Wednesday, September 26, 2012

Adapter Found - finally PICS again!!!!

Yay! While preparing for G's parents visiting, I finally found the camera's card reader so I can finally post pics again :D

I'll start with a few random shots of indoor stuff from previous posts:
Our 200 gallon water tank up in the loft so we finally have running water (gravity-fed, not pressurized).
The pantry shelves. Eventually I'll get these painted and better organized!!
Adjustable spice shelves I built to fit between the wall studs in the pantry. No space goes to waste in a small cabin!
Our tiny bathroom under the stairs. Two-seater bench holds the poo bucket and urinal.
Note the narrow sink we made out of a fish-steamer, which still needs some work to drain properly.
Honey Bucket, not to be confused with....
... bucket of honey :D
The perfect pee-tainer, a 3-gallon outboard fuel tank.
Complete with sturdy handle, fill gauge and threaded liquid-tight cap!!
View from the "throne" - very untidy understairs storage at the moment.
BTW - I highly recommend the 'Gourmet Liquid' ant bait for Carpenter Ants!!
Obligatory picture of Ripley, she's such a camera whore!!

More posts and pics soon!

9 comments:

Annnightflyer said...

Its great to hear from you and the cabin is coming along.Are you planning on living there full time?We got our property(see blog,have pictures)and will have to do some retraining ourselves to think small too. LOL You got it going finally and have done alot!

Plickety Cat said...

Hi Ann - yes, we've been living here full-time for almost 3 years, and in the cabin (instead of the tent) since we finished closing it in last fall.

One tip I can offer for DIY homestead types... start small, but design for extensibility. If you start with a one or two room cabin, you can always add more rooms to it later if you design it for that possibility. And you can also build additional outbuildings for specific purposes... not everything needs to be under one roof in conditioned space or all at once upfront.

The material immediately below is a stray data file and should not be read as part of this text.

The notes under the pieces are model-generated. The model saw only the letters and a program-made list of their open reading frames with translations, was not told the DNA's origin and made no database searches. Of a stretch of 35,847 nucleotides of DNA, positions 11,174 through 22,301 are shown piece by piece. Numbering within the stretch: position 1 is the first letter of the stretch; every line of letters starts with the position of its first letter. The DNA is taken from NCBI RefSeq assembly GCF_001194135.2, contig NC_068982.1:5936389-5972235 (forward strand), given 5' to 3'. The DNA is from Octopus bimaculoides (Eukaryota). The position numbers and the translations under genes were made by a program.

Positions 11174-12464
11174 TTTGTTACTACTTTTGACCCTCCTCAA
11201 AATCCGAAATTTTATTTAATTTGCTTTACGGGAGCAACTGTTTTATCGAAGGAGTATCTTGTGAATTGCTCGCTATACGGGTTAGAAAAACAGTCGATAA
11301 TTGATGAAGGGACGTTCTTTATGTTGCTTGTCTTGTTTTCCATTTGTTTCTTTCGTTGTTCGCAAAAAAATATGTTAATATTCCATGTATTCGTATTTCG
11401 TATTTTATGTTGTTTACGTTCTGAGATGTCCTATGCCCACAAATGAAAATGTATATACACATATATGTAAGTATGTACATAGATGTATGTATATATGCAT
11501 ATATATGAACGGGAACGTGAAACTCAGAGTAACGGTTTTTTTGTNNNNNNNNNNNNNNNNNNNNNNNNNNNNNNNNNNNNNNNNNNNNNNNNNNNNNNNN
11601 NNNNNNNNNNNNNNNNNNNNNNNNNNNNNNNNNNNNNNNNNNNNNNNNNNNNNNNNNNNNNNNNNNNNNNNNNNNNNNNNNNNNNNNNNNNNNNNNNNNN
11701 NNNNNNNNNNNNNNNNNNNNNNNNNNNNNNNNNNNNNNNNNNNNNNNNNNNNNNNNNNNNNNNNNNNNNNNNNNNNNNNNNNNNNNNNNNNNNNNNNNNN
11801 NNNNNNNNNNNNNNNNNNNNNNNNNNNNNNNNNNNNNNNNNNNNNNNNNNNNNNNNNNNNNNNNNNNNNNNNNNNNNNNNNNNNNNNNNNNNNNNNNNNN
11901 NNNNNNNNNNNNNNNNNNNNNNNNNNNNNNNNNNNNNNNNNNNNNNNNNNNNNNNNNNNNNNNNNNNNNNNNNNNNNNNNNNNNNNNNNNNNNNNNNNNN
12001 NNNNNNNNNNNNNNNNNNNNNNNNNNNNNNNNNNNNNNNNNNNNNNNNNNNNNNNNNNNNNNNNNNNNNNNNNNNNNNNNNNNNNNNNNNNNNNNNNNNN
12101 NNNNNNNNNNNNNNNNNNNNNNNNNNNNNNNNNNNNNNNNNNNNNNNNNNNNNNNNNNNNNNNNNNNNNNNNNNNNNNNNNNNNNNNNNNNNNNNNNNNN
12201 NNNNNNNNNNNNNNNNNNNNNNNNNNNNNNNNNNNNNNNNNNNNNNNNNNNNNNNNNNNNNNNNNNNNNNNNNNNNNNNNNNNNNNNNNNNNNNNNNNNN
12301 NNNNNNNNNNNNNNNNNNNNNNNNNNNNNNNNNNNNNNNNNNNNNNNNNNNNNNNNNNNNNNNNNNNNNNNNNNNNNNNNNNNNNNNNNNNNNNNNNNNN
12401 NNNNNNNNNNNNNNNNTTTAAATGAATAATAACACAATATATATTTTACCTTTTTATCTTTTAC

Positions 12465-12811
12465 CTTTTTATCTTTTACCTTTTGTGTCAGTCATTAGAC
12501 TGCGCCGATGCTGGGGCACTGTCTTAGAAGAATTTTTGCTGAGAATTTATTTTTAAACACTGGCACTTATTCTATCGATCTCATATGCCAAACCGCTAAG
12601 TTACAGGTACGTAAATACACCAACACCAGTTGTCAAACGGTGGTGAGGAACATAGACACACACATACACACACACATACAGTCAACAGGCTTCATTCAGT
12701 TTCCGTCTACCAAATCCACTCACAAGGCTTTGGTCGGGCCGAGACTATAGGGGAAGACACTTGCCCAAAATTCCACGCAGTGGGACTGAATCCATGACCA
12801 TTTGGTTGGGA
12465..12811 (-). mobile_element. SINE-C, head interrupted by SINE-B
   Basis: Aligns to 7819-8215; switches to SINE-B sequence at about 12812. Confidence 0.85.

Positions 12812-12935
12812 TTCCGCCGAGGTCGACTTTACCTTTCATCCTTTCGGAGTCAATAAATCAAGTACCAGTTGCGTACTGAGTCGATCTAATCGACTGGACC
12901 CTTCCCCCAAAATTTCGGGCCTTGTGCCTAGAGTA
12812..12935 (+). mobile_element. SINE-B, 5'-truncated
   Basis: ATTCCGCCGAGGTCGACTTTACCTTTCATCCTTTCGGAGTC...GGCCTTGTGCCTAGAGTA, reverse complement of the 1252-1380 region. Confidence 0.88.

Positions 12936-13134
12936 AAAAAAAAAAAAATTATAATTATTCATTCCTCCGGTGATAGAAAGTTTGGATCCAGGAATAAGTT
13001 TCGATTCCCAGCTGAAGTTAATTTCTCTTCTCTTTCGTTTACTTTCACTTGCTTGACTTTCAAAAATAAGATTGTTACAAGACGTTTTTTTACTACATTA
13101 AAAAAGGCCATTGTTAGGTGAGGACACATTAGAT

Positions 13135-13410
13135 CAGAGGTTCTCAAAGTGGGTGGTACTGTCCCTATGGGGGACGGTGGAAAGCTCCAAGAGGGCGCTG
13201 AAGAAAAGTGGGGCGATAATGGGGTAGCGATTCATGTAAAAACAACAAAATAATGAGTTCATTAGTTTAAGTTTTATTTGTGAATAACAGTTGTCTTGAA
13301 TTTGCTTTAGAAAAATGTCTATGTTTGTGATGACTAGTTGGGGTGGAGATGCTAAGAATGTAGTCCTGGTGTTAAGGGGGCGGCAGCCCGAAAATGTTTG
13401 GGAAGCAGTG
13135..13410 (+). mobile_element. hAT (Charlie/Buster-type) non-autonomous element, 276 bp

A big benefit of that approach is that it allows you to figure out exactly what you really need for your homestead after you've actually lived and worked there awhile instead of guessing what you *might* need *eventually*.

Annnightflyer said...

We got lucky with this property,we got barn to go with it! 3.5 and lots of pine trees and oaks.Our cabin is a 14x40 and yes it can be built on to.Isn't it exciting.i'm more of wanting to get the garden in and I really think theres gonna be room for a nice one(doing the happy dance).

Anonymous said...

I am going to send your picture of the honey pot and gas thingee to my parents. I live in central Manitoba in a cabin that I am finishing and I have the exact same bucket system (except the urinal as there is only me). lol

I won't have running water till next year but hope to have the drainage system done over the winter. I have downloaded all your blogs, they are an inspiration to me when I get feeling overwhelmed. ThankS!

Plickety Cat said...

Welcome to the blog, I'm glad they're helping you feel less alone in your adventure. Keep your chin up, it's all worth it! :)

We decided to separate the urine since it helped keep the honey bucket from smelling, since only wet poo stinks. Plus it helps keep the awkward bucket lighter so it's easier to carry out and dump.

lynn said...

So glad to see some pictures and hear from you, I do enjoy your blog, I look forward to seeing the inside of the cabin. How are you getting the water to the second floor? We have not had a frost in Maine yet though it is cold.

Plickety Cat said...

Hi Lynn - we're still hauling water 50 gallons at a time from the village community well 15 miles away, and then dragging the 5 gal jugs and 6 gal gamma buckets up the stairs. Luckily, we don't use that much water, so that's only a once-a-week chore when we go into the village to check mail and run errands.

We're planning to get a proper 100 gallon truck tank (max you draw from the well daily) and a small DC transfer pump to save our backs and knees from lugging 400 lbs of water up the stairs! we'll still keep the jugs and buckets for times when the trail is too muddy for the truck since the big tank won't fit on the 4-wheeler :)

Hopefully, next summer we'll get our sandpoint well driven so there will be water on-demand at the property besides rain and melted snow ;) We missed the sweet spot this summer when the ground was thawed enough AND dry enough to drive the wellpoint.

Annnightflyer said...

Question when you can ,how does the pee thingy work? I see the red jug but how is it setup from the top?

Plickety Cat said...

I made the urinal by drilling a hole in the bottom of a mixing bowl and attaching a standard sink drain assembly. The drain's tailpiece is long enough to fit into the mouth of the jug.

To switch out jugs, we just raise the toilet seat, lift up the bowl a little, set the new jug in place and make sure the drain pipe fits down into the mouth of the new jug when we set the bowl back down.